You're more guarded about your code, that's perfectly fine, but not everyone feels that way. Code that's shared has the potential to benefit and inspire others (even stuff some might see as trivial or silly), code that's hidden doesn't. I see nothing wrong with erring on the side of openness (except with account credentials of course!).

You can use jgit with S3 for cheap and private git hosting.

Or BitBucket or GitLab.

Or AWS CodeCommit.

> Coding fast and dumb,

And that's why you should use Bibucket first and foremost. And then when you vet your stuff and you know it's clean, you can publish it on publicly Github.

If you rush pushing code on github public repos that's exactly what will happen. If you start with a private one then move to a public one you have more time to think things through.

Now one could imagine a third party service warning users of potential issues with files pushed,based on their name/extension/folder name. But privacy first , then open the code to the public.

You could just pay for GitHub to get private repos. If it's something this important to you, it's probably worth a few bucks a month.

This solution is also strange because if you ever committed anything private it will be in the history. So to make this work you either have to rebase over some history, or lose all the history.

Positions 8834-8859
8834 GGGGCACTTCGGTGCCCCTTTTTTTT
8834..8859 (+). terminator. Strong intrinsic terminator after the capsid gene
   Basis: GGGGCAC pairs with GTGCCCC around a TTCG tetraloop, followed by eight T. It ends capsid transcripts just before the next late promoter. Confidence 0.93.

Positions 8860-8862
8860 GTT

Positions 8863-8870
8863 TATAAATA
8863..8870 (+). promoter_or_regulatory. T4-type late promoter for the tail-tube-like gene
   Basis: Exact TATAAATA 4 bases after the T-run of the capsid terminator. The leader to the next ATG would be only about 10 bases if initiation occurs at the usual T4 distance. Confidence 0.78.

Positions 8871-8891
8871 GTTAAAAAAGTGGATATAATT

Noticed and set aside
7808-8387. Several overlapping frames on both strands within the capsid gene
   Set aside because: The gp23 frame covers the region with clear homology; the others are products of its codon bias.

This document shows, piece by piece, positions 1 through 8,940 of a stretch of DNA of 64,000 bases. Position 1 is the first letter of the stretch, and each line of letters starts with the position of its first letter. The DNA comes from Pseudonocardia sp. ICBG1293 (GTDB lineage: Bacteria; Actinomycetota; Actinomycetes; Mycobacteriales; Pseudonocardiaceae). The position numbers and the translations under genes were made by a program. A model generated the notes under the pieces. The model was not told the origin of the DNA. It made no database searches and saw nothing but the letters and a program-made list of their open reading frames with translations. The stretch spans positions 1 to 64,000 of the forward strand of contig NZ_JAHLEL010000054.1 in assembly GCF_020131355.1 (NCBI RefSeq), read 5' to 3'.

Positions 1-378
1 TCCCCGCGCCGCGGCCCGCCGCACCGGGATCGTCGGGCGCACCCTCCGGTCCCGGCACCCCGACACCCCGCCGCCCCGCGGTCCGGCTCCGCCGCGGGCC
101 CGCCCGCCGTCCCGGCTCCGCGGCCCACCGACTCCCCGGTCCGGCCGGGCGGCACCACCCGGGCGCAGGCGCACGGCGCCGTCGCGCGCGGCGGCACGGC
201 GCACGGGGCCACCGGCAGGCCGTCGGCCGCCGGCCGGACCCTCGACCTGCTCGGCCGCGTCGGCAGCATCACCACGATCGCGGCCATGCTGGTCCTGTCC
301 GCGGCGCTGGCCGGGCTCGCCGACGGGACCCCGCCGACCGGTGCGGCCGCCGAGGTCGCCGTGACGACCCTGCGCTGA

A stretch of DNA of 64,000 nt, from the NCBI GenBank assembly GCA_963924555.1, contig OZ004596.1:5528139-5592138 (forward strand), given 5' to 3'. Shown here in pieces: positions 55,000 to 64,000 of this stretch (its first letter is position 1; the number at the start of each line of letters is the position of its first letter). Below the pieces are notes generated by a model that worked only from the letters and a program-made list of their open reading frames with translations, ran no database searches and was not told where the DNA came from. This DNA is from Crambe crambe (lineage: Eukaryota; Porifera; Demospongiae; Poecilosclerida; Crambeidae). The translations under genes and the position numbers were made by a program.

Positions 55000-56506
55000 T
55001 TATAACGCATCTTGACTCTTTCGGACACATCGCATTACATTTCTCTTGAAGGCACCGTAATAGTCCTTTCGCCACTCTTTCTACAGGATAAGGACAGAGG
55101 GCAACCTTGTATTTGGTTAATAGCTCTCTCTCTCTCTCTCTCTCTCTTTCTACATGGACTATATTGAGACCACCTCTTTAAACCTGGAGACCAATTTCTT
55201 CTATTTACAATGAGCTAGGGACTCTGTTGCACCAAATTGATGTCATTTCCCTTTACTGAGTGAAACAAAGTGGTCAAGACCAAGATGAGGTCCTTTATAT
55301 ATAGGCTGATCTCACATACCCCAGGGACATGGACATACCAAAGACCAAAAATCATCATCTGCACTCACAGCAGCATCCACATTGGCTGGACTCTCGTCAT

> You could just pay for GitHub to get private repos. If it's something this important to you, it's probably worth a few bucks a month.

Github doesn't have a personal tier big enough for my private repos. (And I'd host my own before paying $50/month.)

I do pay Bitbucket, though, because I have a consistent and small-enough group of collaborators that it makes sense.

I have a lot of private repos. One for just about every little project I've done. Some larger projects have more than one. It would be pretty expensive to keep all of this in Github that way. The alternative is to combine a bunch of unrelated stuff into fewer repos (or not keep all of my projects in source control), neither of which is especially appealing.

I'd be happy to pay Github something for my usage and to support development. I believe in paying people for work that I find useful. But the pricing model makes the cost disproportionate with the value for me.

Or you could, you know, just take 20 seconds to set up a gitolite on some random server you have somewhere.

You are advocating for security through obscurity.

No, i'm advocating not to throw every weekend projects on a public github repo. This has nothing to do with security through obscurity. Nobody is supposed to have access to a bitbucket private repo but the owner and vetted collaborators.

I created a small tool[1] to help continuously audit public github commits for secrets, like aws keys. It uses the AWS provided regexes[2] to do to.